4.)The students will get into groups (two students per group). Pair the students that need extra help with students that are more advanced.

5.) The teacher will give each student a lab sheet, a corn seed and a bean seed.

6.)The lab sheet will have these directions: Monocots and Dicots Draw the monocot seed List the characteristics of the monocot Draw the dicot seed List the characteristics of the dicot Which seed is the monocot?__________ Which seed is the dicot?____________

7.) After the students complete the lab project, ask them to remove the seed coat from the seeds. The bean seed coat should be removed easily, and split into two parts, (a dicot). The corn seed coat can not be removed easily, and will not divide, (a monocot).

8.)Ask the students, How many got the correct answer? If they did not get the correct answer ask them to correct their paper and everyone turn them in for a grade.

9.)Ask the students, How many got the correct answer? If they did not get the correct answer ask them to correct their paper and everyone turn them in for a grade.

Attachments:**Some files will display in a new window. Others will prompt you to download. DSC_0009.JPG
Assessment Strategies:

The students will receive a grade for their lab work. A chapter test will be given when all lesson are completed.


The lesson can be extended by the students researching one monocot and one dicot to present to the class. The student should list: the name of the plant, where the plant can be found, what biome, and if it is used for something, like a food product. Also the students can research a monocot or dicot that is used to make medicine and present the research to the class. lesson can be extended by assigning students to research a monocot or dicot that is used to make medicine.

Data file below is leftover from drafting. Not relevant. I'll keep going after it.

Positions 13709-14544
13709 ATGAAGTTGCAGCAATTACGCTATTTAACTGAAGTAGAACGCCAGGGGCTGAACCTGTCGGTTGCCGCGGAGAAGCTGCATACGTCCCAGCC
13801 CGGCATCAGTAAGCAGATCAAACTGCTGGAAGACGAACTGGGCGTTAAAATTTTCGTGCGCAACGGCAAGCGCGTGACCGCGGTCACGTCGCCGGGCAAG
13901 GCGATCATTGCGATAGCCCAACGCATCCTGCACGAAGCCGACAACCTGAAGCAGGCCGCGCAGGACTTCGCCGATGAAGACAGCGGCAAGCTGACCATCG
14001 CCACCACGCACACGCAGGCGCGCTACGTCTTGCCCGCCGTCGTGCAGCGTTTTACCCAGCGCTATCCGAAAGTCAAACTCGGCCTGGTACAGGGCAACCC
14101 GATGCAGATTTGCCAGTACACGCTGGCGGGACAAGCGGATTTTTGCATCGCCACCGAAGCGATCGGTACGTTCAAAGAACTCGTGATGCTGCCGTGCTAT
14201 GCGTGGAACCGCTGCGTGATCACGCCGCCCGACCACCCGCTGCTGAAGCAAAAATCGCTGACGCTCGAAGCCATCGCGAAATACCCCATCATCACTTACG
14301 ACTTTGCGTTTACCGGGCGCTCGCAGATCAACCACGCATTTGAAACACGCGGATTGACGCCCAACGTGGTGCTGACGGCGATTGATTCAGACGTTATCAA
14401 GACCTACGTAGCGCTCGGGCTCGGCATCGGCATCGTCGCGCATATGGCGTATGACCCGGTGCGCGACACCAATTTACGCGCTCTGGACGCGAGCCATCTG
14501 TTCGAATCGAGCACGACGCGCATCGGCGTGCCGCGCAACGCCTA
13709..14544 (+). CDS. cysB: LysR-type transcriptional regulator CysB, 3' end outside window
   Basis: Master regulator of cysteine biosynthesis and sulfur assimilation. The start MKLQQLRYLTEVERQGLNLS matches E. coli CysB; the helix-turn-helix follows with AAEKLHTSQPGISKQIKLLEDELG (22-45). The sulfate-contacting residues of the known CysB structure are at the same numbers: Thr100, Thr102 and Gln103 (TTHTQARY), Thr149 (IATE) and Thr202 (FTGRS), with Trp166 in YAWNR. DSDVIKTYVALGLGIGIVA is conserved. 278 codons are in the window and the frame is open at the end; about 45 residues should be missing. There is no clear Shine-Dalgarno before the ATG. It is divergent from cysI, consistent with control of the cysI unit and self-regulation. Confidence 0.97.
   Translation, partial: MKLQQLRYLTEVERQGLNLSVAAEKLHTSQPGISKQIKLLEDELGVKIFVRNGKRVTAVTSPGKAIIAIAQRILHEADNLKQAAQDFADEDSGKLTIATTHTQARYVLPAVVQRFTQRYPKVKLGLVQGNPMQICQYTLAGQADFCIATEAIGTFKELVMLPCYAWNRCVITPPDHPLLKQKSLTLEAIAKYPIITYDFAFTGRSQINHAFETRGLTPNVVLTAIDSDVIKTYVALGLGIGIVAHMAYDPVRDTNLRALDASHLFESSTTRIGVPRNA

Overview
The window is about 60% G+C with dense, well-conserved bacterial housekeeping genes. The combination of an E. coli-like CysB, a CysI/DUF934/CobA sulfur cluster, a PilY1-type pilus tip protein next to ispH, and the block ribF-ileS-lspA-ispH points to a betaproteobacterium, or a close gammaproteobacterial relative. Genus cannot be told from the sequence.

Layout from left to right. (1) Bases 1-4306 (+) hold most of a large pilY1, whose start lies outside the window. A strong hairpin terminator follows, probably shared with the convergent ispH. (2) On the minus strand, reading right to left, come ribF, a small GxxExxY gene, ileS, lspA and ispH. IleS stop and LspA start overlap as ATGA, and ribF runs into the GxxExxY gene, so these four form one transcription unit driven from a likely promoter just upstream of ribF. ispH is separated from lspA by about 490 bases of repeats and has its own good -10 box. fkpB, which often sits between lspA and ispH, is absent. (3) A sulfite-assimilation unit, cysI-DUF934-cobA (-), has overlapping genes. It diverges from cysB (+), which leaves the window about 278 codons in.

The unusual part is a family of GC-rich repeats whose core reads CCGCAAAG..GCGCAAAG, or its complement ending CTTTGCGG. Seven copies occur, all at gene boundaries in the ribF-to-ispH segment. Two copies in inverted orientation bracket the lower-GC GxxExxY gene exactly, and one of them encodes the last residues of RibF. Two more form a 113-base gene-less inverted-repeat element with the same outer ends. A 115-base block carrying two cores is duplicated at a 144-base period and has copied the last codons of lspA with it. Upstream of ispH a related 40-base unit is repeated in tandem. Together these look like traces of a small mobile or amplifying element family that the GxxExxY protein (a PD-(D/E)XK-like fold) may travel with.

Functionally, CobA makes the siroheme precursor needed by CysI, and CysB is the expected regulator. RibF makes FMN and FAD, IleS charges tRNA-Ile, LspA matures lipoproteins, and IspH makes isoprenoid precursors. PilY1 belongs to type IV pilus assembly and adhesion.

Students who need extra assistance should be paired with a student that can work independently. The teacher should monitor the groups that need extra assistance more closely than other students.

Each area below is a direct link to general teaching strategies/classroom accommodations for students with identified learning and/or behavior problems such as: reading or math performance below grade level; test or classroom assignments/quizzes at a failing level; failure to complete assignments independently; difficulty with short-term memory, abstract concepts, staying on task, or following directions; poor peer interaction or temper tantrums, and other learning or behavior problems.

Presentation of Material Environment
Time Demands Materials
Attention Using Groups and Peers
Assisting the Reluctant Starter Dealing with Inappropriate Behavior

Be sure to check the student's IEP for specific accommodations.
Variations Submitted by ALEX Users:
Alabama Virtual Library
Alabama Virtual Library

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The University of Alabama at Birmingham
The University of Alabama at Birmingham
The Malone Family Foundation
The Malone Family Foundation